Article  Google Scholar 

  2. De Rezende LF, Lopes MR, Rey-López JP, Matsudo VK, do Carmo Luiz O. Sedentary behavior and health outcomes: an overview of systematic reviews. PLoS ONE. 2014;9(8):e105620.

    Article  Google Scholar 

  3. Bankoski A, Harris TB, McClain JJ, Brychta RJ, Caserotti P, Chen KY, et al. Sedentary activity associated with metabolic syndrome independent of physical activity. Diabetes Care. 2011;34(2):497–503.

    Article  Google Scholar 

  4. Koster A, Caserotti P, Patel KV, Matthews CE, Berrigan D, Van Domelen DR, et al. Association of sedentary time with mortality independent of moderate to vigorous physical activity. PLoS ONE. 2012;7(6):e37696.

    Article  CAS  Google Scholar 

  5. Wilmot EG, Edwardson CL, Achana FA, Davies MJ, Gorely T, Gray LJ, et al. Sedentary time in adults and the association with diabetes, cardiovascular disease and death: systematic review and meta-analysis. Diabetologia. 2012;14(55):2895–905.

    Article  Google Scholar 

  6. Greenwood-Hickman MA, Renz A, Rosenberg DE. Motivators and barriers to reducing sedentary behavior among overweight and obese older adults. Gerontol. 2016;56(4):660–8.

    Article  Google Scholar 

  7. Ekelund U, Steene-Johannessen J, Brown WJ, Fagerland MW, Owen N, Powell KE, Bauman A, Lee IM, Lancet Physical Activity Series 2 Executive Committee; Lancet Sedentary Behaviour Working Group. Does physical activity attenuate, or even eliminate, the detrimental association of sitting time with mortality? A harmonised meta-analysis of data from more than 1 million men and women. Lancet. 2016;388(10051):1302–10.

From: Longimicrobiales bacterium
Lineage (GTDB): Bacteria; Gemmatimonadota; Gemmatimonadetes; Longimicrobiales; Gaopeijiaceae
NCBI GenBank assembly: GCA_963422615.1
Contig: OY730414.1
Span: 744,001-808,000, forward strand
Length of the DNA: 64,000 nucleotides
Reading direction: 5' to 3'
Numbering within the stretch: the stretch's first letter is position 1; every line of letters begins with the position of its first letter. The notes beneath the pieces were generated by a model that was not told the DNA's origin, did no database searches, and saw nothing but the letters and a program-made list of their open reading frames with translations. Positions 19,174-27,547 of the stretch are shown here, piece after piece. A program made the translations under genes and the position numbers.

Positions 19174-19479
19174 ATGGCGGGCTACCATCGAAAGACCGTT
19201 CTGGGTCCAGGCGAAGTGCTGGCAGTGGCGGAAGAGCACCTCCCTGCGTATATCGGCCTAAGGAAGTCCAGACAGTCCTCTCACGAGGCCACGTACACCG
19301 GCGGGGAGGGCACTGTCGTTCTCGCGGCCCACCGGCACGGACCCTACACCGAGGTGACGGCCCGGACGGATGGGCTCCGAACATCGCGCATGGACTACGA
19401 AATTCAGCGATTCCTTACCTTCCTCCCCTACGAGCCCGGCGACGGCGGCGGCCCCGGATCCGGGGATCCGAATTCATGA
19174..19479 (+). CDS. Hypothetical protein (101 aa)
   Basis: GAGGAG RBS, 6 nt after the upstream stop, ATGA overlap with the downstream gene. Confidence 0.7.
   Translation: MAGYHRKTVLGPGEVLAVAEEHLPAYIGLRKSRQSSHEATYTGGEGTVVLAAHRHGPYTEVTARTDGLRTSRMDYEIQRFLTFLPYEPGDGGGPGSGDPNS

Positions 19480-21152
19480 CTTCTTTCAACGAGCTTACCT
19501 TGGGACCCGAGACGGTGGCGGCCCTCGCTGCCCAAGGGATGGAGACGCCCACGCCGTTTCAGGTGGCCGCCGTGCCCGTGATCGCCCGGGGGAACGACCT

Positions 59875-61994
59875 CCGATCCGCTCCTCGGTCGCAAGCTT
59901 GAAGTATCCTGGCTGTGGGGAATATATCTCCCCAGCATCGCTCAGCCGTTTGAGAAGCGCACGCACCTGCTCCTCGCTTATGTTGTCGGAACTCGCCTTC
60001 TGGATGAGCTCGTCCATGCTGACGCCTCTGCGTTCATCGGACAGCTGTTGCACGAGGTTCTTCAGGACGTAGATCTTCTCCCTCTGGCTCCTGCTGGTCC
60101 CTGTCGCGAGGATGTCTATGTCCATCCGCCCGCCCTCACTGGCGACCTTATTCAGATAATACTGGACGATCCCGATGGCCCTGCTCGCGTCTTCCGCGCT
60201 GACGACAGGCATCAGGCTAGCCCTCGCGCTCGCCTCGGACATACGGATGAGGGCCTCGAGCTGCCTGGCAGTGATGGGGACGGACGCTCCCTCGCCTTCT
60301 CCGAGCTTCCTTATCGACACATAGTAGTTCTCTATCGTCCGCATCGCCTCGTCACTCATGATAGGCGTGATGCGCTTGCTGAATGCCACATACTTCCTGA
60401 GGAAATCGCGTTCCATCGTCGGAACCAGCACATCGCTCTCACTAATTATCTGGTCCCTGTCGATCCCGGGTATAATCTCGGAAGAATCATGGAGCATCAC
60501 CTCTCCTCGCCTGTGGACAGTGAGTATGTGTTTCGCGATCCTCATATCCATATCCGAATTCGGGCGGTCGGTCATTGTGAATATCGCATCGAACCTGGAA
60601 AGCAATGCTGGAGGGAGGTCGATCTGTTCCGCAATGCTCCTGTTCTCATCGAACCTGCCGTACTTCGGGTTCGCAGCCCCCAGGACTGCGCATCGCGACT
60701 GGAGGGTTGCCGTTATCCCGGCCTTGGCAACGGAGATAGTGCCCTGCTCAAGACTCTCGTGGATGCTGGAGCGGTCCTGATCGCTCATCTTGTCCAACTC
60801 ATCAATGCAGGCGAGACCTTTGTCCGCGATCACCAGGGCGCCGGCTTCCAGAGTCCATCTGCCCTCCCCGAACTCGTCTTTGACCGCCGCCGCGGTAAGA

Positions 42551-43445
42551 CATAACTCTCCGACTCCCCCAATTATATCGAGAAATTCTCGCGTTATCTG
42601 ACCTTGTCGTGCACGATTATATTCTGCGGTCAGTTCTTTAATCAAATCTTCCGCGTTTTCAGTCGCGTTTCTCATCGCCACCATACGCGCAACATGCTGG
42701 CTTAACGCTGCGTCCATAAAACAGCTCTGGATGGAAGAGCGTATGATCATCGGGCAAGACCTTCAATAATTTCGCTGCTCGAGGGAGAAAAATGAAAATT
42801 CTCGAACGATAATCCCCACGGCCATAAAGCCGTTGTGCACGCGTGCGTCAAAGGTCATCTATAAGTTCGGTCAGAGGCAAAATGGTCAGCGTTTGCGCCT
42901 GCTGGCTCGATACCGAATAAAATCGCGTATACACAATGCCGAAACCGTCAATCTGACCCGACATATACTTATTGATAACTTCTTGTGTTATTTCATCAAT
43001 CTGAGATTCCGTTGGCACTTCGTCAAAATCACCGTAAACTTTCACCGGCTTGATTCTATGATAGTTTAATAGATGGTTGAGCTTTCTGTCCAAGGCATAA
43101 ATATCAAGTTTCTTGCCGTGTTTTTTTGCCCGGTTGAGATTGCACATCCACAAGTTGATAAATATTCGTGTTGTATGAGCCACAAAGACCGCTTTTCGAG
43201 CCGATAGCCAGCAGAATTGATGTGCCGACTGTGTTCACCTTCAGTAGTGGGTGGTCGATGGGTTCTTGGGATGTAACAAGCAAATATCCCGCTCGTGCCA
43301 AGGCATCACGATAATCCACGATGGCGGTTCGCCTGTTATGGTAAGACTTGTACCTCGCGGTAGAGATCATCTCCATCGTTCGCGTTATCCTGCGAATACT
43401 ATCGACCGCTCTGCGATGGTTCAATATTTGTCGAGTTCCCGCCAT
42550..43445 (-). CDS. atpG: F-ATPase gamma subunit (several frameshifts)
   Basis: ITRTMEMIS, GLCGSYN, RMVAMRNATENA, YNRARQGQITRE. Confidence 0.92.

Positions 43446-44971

Article  Google Scholar 

  8. Barnes J, Behrens TK, Benden ME, Biddle S, Bond D, Brassard P, et al. Letter to the Editor: standardized use of the terms” sedentary” and” sedentary behaviours”. Appl Physiol Nutr Metab. 2012;37(3):540–2.

    Article  Google Scholar 

  9. Owen N, Healy GN, Matthews CE, Dunstan DW. Too much sitting: the population-health science of sedentary behavior. Exerc Sport Sci Rev. 2010;38(3):105–13.

    Article  Google Scholar 

  10. Thorp AA, Owen N, Neuhaus M, Dunstan DW. Sedentary behaviors and subsequent health outcomes in adults: a systematic review of longitudinal studies, 1996–2011. Am J Prev Med. 2011;41(2):207–15.

    Article  Google Scholar